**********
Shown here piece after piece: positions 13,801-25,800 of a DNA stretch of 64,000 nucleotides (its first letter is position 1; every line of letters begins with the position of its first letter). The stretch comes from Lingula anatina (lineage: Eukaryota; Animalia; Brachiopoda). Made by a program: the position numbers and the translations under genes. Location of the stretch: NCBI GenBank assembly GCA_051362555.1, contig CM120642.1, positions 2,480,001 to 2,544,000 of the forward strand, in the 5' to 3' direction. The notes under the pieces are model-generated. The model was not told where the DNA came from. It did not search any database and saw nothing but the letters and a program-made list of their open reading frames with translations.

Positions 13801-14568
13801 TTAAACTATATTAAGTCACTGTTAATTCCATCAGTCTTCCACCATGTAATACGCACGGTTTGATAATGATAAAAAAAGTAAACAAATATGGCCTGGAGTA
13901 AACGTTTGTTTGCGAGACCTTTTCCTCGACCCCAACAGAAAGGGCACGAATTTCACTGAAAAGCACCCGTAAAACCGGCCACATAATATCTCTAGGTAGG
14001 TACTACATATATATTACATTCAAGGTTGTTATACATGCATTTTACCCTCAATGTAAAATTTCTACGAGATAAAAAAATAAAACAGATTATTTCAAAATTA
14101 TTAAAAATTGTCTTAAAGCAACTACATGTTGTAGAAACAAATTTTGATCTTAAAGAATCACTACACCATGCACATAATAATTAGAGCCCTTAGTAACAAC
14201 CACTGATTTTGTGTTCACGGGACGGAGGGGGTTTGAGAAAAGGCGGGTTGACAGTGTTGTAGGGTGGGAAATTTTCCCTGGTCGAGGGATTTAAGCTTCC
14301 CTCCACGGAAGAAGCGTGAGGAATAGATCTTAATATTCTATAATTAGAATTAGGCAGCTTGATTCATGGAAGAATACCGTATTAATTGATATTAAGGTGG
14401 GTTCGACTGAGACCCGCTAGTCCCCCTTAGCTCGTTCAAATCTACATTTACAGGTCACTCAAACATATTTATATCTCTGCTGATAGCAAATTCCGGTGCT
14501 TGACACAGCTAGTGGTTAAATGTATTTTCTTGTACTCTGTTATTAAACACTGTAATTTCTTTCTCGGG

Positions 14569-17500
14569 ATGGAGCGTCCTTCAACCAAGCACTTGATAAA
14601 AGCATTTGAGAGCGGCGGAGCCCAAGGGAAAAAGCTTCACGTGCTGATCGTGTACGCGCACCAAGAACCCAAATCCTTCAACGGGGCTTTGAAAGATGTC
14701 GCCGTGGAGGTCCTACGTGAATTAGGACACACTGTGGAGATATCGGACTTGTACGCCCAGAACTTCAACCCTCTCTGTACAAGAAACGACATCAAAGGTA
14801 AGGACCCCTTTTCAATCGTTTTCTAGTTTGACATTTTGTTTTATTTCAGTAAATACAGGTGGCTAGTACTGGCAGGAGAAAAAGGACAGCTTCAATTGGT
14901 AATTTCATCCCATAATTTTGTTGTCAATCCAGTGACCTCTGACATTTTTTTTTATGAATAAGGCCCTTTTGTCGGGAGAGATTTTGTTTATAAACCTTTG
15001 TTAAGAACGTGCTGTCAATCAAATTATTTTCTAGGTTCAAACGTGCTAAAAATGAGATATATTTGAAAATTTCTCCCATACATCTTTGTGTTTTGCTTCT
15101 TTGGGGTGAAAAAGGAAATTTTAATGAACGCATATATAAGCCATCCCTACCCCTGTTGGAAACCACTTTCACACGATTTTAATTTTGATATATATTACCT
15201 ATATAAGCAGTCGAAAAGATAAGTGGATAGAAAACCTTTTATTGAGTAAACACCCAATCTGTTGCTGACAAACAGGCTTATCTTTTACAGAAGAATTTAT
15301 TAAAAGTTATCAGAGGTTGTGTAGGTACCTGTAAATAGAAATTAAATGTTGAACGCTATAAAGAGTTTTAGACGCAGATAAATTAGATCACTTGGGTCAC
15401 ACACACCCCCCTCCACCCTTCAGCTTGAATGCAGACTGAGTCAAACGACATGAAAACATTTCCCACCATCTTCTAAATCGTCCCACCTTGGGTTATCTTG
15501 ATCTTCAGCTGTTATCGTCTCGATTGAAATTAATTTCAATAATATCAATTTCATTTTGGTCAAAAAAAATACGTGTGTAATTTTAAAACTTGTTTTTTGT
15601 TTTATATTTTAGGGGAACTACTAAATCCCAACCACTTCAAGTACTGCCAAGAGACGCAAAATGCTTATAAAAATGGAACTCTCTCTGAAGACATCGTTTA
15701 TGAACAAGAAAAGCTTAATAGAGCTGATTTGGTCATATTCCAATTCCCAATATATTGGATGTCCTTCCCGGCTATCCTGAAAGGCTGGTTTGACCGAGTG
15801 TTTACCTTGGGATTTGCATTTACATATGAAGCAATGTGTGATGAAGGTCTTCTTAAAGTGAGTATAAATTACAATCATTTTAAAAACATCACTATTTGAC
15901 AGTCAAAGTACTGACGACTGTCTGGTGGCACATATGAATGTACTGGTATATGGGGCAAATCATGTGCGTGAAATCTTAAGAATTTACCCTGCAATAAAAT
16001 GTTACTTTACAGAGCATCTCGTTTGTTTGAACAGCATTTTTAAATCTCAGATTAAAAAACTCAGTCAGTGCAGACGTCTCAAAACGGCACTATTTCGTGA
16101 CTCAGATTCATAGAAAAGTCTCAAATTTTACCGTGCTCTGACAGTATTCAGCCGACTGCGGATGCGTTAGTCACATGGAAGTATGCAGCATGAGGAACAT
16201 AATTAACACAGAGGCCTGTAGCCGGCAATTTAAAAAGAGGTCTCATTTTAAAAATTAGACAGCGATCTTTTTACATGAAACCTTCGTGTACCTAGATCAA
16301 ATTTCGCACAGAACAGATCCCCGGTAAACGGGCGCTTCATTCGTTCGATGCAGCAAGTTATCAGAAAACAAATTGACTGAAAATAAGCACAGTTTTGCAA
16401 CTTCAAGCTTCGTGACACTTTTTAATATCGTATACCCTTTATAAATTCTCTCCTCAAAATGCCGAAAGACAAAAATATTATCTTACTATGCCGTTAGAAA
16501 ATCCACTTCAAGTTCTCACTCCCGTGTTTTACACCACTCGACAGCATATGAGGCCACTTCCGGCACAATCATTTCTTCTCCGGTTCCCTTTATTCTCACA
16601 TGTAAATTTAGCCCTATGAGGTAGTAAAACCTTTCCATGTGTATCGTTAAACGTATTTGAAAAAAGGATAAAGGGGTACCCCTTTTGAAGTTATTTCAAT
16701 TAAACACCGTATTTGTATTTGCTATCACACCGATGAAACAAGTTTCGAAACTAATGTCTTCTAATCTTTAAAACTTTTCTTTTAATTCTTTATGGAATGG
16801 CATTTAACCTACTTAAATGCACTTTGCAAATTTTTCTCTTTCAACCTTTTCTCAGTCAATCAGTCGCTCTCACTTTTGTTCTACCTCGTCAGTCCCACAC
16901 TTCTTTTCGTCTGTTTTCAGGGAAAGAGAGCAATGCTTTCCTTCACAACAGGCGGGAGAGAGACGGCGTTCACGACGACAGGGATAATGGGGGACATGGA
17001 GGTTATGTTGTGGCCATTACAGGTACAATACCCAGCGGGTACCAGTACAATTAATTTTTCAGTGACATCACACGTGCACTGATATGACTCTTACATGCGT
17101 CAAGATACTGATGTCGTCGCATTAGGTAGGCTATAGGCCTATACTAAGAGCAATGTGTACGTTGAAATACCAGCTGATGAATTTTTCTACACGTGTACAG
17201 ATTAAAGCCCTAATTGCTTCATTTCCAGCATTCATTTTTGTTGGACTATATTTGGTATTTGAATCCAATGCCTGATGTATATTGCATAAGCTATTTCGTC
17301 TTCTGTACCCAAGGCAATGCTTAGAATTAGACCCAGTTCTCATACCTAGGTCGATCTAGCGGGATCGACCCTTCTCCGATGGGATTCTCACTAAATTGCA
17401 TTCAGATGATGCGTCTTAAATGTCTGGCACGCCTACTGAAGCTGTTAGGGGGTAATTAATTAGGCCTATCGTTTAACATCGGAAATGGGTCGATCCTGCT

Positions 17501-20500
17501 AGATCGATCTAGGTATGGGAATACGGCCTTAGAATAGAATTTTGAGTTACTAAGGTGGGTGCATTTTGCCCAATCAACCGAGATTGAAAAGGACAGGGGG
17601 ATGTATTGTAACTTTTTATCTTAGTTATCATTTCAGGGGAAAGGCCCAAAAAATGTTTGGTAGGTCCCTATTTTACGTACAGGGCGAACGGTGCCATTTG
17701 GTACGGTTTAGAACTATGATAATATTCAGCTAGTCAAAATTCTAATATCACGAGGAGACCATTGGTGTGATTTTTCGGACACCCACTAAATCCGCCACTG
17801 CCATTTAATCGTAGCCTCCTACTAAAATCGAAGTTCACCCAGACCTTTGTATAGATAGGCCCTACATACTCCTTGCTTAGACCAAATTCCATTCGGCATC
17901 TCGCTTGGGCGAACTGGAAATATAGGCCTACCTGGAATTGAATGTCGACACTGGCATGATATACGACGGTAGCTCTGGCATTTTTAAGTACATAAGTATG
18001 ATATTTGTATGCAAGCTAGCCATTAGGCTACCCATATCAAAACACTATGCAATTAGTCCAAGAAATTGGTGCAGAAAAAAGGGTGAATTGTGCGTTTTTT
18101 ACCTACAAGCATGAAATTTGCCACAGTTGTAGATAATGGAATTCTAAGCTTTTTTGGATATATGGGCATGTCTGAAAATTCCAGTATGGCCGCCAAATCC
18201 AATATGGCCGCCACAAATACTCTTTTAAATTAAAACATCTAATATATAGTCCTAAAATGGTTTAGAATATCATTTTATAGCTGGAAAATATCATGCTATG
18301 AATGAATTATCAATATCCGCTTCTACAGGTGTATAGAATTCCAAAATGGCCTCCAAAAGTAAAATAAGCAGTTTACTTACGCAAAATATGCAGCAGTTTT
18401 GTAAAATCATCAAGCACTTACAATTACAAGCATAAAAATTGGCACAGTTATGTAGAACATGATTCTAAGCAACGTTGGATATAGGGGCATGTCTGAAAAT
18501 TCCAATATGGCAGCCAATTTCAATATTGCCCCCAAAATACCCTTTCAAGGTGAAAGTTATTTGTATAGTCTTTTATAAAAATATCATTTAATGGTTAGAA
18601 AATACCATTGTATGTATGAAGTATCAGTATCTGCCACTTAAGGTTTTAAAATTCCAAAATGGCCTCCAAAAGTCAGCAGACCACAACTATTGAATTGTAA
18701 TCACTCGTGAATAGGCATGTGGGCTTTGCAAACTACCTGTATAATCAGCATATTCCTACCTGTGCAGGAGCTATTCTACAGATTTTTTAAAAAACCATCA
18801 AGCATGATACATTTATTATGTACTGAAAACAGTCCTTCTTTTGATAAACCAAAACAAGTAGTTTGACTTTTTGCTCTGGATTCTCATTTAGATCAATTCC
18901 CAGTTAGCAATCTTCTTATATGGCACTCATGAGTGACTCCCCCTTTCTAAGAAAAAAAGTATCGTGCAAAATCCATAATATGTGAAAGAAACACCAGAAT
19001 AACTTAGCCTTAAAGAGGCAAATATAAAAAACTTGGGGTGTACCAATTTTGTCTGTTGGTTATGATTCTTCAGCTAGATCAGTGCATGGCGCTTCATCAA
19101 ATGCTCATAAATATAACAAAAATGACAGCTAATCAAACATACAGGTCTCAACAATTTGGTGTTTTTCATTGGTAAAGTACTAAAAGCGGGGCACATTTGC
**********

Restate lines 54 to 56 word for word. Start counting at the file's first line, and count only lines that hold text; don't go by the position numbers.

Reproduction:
18601 AATACCATTGTATGTATGAAGTATCAGTATCTGCCACTTAAGGTTTTAAAATTCCAAAATGGCCTCCAAAAGTCAGCAGACCACAACTATTGAATTGTAA
18701 TCACTCGTGAATAGGCATGTGGGCTTTGCAAACTACCTGTATAATCAGCATATTCCTACCTGTGCAGGAGCTATTCTACAGATTTTTTAAAAAACCATCA
18801 AGCATGATACATTTATTATGTACTGAAAACAGTCCTTCTTTTGATAAACCAAAACAAGTAGTTTGACTTTTTGCTCTGGATTCTCATTTAGATCAATTCC